Here are the main points of his interview.
Sirius Radio DJ, 'Doc Walker' – And on my telephone from Copenhagen it’s Ernst Jorgensen. Hey, how are you doing buddy?
Ernst - I’m doing great, I was just down visiting you last week and got a chance to talk to all the Fan Club presidents and whoever else was around. It was just so nice to meet all these people who were happy to see me feeling well again. Then we went on a research trip and so I had a blast of a time.
Doc - Excellent. I’m sorry because everytime I came into a room they said ‘uh, you just missed him!’ (laughing) So we ended up missing each other the whole w/end!
E.J. - Well first of all I mean the idea of releasing soundboards on Follow That Dream is to fully document the career from 1969 though to 77. So basically covering, where ever possible, every Las Vegas engagement and every major tour. And in some situations 1 CD will suffice on a certain tour or Las Vegas engagement the repertoire remained basically the same and you know that was part of the concept for that particular tour or engagement. But we realised that after putting out ‘Dixieland Rocks’, first of all that it was a very successful CD for us and secondly that on those tours in the Spring of 1975 Elvis’ repertoire was about 40 songs. So whatever we covered on the original ‘Dixieland Rock’ show we felt that there were all these other great little bits and fabulous versions & new songs. So we needed a sequel (here) to fully document what that tour was all about.
Doc - Yes, I mean he does ‘That’s All Right’ on this particular CD & it’s not on ‘Dixieland Rocks’ & there’s 19 different tracks on ‘Southern Nights’ from the concert not on ‘Dixieland Rocks’. And there’s about 25 tracks on each one.
E.J. - I mean its’ cool for me at least to go in and put a CD together where you get versions of ‘Trying To Get To You’ and ‘Big Boss Man’ and some of the cuts that some fans think are cool and not necessarily very Las Vegas type and that to us was important in this context. I’m not sure that we’re going to release another soundboard from those particular spring tours. But one of the observations I made is that when Elvis is feeling really good about himself and having fun, that’s when he changes the repertoire a lot because he’s playful, he wants to do different songs and he’s very motivated. And I think that ‘Southern Nights’ with its actually very nice cover I would say, we shouldn’t pat ourselves on the back it’s certainly Keith Alverson's photo that makes it. And shame on us for somehow dropping his traded line on the package but unfortunately things like that happen.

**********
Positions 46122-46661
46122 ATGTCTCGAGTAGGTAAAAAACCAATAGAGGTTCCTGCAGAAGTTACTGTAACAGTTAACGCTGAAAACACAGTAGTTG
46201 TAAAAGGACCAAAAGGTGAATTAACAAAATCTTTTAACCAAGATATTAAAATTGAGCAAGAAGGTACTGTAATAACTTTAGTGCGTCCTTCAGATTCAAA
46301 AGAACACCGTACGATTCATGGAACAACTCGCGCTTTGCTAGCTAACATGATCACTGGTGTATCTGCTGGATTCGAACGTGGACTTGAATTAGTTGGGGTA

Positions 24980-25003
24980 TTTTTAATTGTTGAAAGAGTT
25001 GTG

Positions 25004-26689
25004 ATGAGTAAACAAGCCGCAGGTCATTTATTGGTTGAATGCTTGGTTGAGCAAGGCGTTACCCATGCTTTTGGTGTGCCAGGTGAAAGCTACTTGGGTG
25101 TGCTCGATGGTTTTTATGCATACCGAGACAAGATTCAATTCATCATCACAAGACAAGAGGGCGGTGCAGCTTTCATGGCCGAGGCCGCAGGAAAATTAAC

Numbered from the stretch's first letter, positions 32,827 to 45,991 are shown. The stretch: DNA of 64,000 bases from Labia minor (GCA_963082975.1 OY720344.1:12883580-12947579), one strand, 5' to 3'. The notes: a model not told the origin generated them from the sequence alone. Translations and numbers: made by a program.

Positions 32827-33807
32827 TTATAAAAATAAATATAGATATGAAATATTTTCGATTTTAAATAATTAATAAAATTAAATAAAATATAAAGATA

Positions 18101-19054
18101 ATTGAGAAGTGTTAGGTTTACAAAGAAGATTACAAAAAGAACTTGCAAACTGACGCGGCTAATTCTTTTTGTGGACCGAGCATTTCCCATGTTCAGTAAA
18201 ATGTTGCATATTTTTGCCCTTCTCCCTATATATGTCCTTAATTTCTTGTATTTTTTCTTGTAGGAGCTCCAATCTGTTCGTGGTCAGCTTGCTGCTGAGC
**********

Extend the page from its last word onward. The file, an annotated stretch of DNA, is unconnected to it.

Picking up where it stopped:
Doc - That is a great cover, it’s very nice. Well, go ahead and say his name 3 times really quick now (to give him credit).
E.J. - Keith Alverson, Keith Alverson, Keith Alverson! And he’s a great guy and he’s got the most fantastic photos of Elvis from a lot of shows in the 70’s.
Doc - Well everyone’s gonna love this concert because it has versions that we didn’t have on ‘Dixieland Rocks’ like ‘I’m Leaving’. We didn’t have both version of ‘Trouble’, (‘You looking for Trouble’) and ‘T.R.O.U.B.L.E’. And we’ve got a version of ‘Promised Land’ and as you said we’ve got ‘Jambalaya’ and we’ve got ‘Big Boss Man’. There’s a lot of differences and I think everybody is going to love this, it makes a great companion piece with ‘Dixieland Rocks’.
E.J - And you know it is important - and you know sometimes some people will disagree with certain releases we do - but I think we all know today, with no doubt in our hearts, that Elvis was the greatest living performer ever. And you know we can even show when sometimes things are not necessarily as good as they were 4 weeks earlier. What is important to a lot of fans is to have proper documentation for his entire career without having to buy funny tapes through Fan Clubs or bootleg records, that this is official, that this is legit to buy.
Doc - Well I encourage everybody to support the Follow That Dream record label and quit supporting the bootleggers because when you buy those bootlegs the songwriters receives no money. For instance you buy a bootleg with ‘Polk Salad Annie’ Tony Joe White’ receives no money for it, but if you buy ‘Southern Nights’ Tony Joe gets money.
E.J. - That is true. In reality, obviously trying to be a little political about it but at the same time it was obviously from the sub-culture of the bootleggers that we learnt that there was market for this and this was something that we needed to do instead of them. And I think most people have come round to that way of thinking today, and it’s great to see that the Fan Clubs have cleaned shop and are fully supporting Follow That Dream. And you know it’s something that is unique I think only a handful of other artists have collectors labels like we do. Originally Grateful Dead had one and they were probably the first artist that ever presented a collectors label.
We just get so much acclaim for releasing these CDs…. . . (laughing) Obviously we also get a lot of criticism because everybody else wants another show, there’s always that! But I think that’s part of the enjoyment of doing this, is that people have opinions and that we have something to talk about when Elvis is not here with us anymore.
This transcript copyright EIN 2006. Thanks to 'C&W' Rose for his invaluable assistance.
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Go here to read Ernst & Roger Semon's 2002 frank discussion about the FTD label and their releases. An EIN exclusive.
Go here to see Elvissessions marvellous recordings spreadsheet that provides a detailed, sortable, searchable database of officially released Elvis Presley recordings. A fabulously useful database that EIN thoroughly recommends.
Thanks to the FECC website as always.